No one is allowed to test autonomous cars in China until new regulations are enacted.

The Chinese government has temporarily banned carmakers from testing autonomous vehicles on public highways.

Government officials are currently working with law enforcement to write new regulations that will outline what kind of car(s) can be tested on public highways, and what precautions companies need to take before sending out a driverless or autonomous prototype. Officials already have a rough draft of the regulations, according to industry trade journal Automotive News, but companies are being asked to keep test mules off the highways until the laws are finalized and enacted.

China is home to some of the worst traffic jams in the world, so it's expected to be a major market for autonomous and semi-autonomous cars. Notably, BMW teamed up with Baidu, Google's Chinese rival, about a year and a half ago to build a self-driving car. The fully-autonomous prototype (pictured) is based on the 3 Series GT, and it successfully completed its first road test late last year on the outskirts of Beijing.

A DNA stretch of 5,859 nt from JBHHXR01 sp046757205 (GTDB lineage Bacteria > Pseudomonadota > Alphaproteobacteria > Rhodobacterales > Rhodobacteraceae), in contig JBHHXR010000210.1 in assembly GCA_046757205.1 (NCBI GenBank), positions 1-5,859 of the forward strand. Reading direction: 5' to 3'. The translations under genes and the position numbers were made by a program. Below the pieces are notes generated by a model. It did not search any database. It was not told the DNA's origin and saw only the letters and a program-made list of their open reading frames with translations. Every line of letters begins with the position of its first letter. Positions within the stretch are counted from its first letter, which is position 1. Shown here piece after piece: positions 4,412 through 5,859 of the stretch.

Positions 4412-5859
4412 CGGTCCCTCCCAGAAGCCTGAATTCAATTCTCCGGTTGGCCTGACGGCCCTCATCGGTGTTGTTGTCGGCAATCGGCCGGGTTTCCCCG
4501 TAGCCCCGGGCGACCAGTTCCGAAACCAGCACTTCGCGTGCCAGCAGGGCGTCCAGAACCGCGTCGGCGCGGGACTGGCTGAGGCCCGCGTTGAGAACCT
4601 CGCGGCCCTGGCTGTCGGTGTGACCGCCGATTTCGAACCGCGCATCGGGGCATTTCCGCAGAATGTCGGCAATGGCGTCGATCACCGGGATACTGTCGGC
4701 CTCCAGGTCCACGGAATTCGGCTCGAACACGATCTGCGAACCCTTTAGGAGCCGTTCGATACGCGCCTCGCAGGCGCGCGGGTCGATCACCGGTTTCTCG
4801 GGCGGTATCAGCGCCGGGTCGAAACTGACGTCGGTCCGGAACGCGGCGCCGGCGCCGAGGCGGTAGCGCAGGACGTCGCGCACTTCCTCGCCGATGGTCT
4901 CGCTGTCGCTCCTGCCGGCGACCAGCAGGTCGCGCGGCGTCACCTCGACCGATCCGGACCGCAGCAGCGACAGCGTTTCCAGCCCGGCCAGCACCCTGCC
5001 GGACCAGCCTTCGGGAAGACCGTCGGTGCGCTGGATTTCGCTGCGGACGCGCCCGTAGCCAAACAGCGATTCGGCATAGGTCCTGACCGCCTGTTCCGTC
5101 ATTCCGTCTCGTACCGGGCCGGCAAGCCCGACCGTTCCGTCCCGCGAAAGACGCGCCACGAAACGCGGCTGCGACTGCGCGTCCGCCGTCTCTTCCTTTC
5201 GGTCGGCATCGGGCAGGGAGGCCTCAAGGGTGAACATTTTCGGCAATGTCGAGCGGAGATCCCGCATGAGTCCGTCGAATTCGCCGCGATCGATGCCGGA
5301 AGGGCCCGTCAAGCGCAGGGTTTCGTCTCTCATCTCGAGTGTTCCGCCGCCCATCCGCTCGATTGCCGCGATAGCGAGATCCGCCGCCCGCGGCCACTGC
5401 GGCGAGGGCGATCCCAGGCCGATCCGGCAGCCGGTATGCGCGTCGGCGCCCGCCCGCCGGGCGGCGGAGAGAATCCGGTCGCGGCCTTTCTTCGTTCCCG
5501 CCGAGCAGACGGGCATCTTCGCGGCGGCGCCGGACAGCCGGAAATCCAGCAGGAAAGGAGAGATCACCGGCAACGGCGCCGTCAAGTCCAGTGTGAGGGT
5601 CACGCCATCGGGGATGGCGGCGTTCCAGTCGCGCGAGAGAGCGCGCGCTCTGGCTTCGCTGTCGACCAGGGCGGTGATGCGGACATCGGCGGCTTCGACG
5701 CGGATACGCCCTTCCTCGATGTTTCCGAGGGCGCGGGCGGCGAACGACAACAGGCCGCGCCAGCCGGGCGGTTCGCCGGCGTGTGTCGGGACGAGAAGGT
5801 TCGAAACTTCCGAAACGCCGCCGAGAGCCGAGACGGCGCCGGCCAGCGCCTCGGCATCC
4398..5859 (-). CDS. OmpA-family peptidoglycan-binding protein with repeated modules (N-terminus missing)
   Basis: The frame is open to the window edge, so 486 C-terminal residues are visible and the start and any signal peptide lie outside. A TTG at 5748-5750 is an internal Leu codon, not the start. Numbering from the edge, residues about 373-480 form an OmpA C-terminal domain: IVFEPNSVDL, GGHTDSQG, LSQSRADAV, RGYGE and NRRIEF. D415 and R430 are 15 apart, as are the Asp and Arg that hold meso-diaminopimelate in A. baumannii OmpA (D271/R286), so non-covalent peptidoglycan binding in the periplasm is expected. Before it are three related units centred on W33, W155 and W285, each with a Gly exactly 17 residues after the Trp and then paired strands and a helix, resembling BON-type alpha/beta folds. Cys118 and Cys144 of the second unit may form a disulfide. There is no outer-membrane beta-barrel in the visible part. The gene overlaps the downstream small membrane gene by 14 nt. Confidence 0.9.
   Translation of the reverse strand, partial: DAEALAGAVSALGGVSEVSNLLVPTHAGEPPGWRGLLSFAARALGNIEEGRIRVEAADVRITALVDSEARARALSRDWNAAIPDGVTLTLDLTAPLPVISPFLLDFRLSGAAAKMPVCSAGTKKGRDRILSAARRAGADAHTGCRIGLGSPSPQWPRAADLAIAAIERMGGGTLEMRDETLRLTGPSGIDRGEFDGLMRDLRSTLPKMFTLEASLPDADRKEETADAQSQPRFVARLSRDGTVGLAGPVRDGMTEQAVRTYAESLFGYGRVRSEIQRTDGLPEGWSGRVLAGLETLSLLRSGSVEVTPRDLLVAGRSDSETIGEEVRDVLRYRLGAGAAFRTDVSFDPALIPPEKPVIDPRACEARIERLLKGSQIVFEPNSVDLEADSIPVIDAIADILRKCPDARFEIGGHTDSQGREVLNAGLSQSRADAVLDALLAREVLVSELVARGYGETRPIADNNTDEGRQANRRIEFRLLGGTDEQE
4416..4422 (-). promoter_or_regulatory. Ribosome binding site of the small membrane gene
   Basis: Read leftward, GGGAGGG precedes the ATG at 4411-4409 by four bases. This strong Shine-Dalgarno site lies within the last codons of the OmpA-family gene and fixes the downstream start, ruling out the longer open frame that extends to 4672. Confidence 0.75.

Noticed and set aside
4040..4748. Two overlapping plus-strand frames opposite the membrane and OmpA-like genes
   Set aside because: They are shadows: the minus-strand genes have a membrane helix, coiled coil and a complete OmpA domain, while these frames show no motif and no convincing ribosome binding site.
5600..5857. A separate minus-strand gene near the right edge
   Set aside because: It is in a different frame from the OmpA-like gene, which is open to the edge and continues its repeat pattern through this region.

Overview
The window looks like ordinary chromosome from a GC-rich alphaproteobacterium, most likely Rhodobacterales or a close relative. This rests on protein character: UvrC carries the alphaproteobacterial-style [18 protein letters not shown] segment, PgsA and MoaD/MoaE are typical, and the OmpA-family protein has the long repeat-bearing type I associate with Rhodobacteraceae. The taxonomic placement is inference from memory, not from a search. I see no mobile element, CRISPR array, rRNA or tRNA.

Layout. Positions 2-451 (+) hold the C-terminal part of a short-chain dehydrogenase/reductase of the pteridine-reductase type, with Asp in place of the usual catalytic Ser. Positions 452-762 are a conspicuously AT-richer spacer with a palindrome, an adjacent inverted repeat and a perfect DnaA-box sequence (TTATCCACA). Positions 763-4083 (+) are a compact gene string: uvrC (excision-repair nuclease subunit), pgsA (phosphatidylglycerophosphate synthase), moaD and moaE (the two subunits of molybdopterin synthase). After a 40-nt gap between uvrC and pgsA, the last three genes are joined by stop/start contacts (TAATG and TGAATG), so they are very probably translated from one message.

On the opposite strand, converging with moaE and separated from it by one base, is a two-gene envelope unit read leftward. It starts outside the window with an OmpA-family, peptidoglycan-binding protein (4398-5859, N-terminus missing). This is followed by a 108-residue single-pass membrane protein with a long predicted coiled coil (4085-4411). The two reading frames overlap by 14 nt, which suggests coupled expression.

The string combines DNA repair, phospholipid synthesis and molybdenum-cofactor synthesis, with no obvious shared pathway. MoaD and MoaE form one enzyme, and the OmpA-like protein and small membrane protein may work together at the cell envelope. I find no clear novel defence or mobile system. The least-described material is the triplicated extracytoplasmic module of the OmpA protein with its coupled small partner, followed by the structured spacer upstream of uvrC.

At the time, Baidu explained that building a self-driving car in China is much more difficult than anywhere else in the world.

"Fully autonomous driving under mixed road conditions is universally challenging, with complexity further heightened by Beijing's road conditions and unpredictable driver behavior," said Wang Jing, the senior vice president of Baidu and the general manager of the firm's newly-established Autonomous Driving Business Unit, in a statement.

Road conditions and driver behavior are two of the points that the new regulations need to take into account. A time frame for when they'll come into effect hasn't been provided.